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Here are today’s top stories for Europe.

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Flying long-haul just got a little more inconvenient. Hours after the U.S. Department of Homeland Security banned large electronic devices from hand luggage on flights starting in 10 airports around the Mideast and North Africa, U.K. aviation authorities announced their own restrictions, albeit to a different range of countries. Travelers grumbled, citing disruption to their work schedules and concerns over theft from checked baggage. — Andy Reinhardt

Macron on top. In the first televised debate between France’s main presidential contenders, centrist front-runner Emmanuel Macron emerged with his lead intact. Two snap polls judged the rookie the most convincing after he, nationalist Marine Le Pen and three others locked horns for 3 1/2 hours before an audience of nearly 10 million viewers.

Budapest, Hungary's capital, has set its sights on winning a slice of Britain's banking business. Photographer: Akos Stiller/Bloomberg

Budapest, Hungary's capital, has set its sights on winning a slice of Britain's banking business. Photographer: Akos Stiller/Bloomberg

On the cusp. London’s biggest banks plan to start moving some operations into new EU hubs weeks after Theresa May triggers Brexit on March 29. Frankfurt and Dublin are emerging as the biggest winners. But cities further afield, such as Budapest, Prague and Wroclaw, also have their eyes on luring London workers.

Pedal to the metal. BMW is planning the biggest rollout of new and revamped models in its history—some 40 vehicles over the next two years—as it fights back against rival Mercedes-Benz, which grabbed the global luxury-car maker sales crown last year. At the same time, the German company may move production of the iconically English Mini car to mainland Europe due to Brexit.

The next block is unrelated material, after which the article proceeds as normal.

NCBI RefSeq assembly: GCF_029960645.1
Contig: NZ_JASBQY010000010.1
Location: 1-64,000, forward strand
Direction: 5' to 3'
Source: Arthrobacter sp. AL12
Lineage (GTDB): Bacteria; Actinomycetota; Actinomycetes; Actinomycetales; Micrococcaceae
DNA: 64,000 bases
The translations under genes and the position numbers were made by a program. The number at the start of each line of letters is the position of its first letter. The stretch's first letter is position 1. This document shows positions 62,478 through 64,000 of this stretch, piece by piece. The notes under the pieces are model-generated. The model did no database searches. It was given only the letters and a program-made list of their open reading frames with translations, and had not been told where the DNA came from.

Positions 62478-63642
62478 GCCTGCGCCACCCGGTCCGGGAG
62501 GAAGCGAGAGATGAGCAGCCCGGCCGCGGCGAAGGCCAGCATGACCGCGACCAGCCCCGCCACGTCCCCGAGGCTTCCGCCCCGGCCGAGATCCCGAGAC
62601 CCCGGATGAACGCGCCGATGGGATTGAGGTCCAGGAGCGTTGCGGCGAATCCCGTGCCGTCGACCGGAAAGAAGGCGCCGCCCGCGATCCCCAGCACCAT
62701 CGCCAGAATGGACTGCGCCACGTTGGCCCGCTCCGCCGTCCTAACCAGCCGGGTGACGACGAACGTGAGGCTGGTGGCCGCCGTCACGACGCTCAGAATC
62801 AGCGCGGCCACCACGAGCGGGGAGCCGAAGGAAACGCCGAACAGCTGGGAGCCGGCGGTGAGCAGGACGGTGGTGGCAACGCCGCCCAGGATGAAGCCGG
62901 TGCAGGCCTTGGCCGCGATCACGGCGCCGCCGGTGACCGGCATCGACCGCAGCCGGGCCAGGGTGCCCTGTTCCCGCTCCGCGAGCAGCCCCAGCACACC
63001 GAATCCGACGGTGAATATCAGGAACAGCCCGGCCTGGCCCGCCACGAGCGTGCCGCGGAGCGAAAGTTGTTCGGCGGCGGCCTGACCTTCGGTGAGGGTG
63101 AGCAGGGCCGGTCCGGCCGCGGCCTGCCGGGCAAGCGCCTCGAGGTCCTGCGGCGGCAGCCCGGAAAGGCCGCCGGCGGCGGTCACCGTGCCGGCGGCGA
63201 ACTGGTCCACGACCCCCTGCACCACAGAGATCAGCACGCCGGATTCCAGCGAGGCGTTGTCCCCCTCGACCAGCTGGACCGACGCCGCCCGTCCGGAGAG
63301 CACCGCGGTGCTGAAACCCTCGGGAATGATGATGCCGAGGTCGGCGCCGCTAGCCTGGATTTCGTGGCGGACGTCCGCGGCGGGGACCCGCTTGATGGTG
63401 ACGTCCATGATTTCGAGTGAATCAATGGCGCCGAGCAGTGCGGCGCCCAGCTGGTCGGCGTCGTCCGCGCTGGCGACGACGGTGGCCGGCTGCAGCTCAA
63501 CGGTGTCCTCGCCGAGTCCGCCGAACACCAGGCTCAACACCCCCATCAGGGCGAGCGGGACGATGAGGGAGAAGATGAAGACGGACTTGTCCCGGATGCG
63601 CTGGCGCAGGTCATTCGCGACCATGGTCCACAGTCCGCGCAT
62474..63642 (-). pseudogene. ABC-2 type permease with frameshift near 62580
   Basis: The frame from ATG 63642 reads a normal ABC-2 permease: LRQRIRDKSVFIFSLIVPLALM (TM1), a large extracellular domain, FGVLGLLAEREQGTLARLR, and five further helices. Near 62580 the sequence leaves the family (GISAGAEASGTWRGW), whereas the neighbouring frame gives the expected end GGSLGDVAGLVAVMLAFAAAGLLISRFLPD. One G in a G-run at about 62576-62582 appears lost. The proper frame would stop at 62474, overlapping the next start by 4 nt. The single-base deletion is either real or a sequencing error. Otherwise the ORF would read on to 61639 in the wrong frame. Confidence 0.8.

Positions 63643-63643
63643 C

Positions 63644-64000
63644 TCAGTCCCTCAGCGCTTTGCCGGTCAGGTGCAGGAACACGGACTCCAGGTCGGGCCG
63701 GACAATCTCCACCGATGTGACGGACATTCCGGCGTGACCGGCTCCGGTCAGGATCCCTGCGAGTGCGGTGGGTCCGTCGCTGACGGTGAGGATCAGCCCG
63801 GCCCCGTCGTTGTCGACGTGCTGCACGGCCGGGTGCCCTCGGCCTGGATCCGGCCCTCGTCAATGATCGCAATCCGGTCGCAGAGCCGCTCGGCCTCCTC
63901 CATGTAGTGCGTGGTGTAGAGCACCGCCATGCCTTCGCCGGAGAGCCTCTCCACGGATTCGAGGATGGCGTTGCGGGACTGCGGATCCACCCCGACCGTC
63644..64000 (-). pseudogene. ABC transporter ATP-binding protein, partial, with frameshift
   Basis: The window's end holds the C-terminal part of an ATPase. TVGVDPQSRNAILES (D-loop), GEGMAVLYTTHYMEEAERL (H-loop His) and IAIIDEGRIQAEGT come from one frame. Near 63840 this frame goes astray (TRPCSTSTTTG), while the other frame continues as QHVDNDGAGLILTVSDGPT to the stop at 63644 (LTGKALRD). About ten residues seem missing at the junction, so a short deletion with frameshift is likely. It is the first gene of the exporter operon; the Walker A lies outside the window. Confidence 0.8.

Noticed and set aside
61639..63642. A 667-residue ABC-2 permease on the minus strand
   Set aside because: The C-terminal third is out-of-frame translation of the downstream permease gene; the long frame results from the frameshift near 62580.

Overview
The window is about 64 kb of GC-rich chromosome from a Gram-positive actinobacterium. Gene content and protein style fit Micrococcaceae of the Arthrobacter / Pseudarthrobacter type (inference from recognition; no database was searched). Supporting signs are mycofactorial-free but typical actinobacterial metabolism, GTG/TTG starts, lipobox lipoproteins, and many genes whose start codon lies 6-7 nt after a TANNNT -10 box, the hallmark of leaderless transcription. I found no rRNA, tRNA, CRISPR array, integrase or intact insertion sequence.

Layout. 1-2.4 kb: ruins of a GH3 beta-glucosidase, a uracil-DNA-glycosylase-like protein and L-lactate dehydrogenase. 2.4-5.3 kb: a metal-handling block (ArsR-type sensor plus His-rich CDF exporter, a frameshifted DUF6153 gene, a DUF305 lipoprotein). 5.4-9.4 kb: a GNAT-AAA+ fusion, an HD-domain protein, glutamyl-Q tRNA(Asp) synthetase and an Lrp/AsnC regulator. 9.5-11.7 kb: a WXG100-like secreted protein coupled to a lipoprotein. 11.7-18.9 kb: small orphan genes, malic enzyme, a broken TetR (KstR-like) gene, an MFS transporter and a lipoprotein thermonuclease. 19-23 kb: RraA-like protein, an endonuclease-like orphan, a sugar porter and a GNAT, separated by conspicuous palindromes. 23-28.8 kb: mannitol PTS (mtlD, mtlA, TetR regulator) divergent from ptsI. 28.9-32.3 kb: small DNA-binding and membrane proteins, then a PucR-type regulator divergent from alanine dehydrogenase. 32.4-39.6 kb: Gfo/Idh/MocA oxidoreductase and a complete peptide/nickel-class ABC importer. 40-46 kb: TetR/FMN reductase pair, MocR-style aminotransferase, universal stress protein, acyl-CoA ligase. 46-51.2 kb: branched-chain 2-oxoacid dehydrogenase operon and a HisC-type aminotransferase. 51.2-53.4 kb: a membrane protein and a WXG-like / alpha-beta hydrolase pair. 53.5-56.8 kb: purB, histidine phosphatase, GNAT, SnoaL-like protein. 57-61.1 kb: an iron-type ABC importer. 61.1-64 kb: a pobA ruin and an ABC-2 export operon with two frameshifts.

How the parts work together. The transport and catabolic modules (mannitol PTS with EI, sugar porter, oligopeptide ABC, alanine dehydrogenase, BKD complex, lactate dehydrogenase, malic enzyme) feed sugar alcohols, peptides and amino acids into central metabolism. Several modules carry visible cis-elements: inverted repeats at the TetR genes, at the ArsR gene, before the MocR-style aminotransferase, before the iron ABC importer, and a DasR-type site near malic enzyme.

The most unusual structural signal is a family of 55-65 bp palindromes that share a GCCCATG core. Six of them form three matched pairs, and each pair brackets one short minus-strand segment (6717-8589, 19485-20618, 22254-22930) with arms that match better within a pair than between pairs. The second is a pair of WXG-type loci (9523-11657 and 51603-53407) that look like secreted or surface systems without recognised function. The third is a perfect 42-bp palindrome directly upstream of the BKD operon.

Eyes across the Atlantic. Edinburgh-based Kames Capital, which now has about 80 percent of its assets in Britain, sees “mind-blowing” opportunities in the U.S. The $60 billion fund manager, owned by Dutch insurance giant Aegon, shrugs off talk of a rise in protectionism under President Trump. “We’ve got to see what measures he manages to pull off,” says CEO Martin Davis.

Showered with money. The Jewish settlement of Beit El on the West Bank has long been a religious touchstone for Jews and a source of anger for Palestinians. Wealthy Americans, many allied with Trump, have poured millions into the community. But the president could still end up supporting a two-state solution for the Palestinian question, which would put Beit El at risk.

Everything a Lambo should do. Bloomberg’s Hannah Elliott spent a week with the “unapologetic, unpredictable” 2017 Lamborghini Huracán RWD Spyder (aka Huracán LP 580-2 Spyder) and says it embodies what a modern Lamborghini should be—visually arresting, massively powerful, a little dangerous, and uniquely exhilarating to drive.

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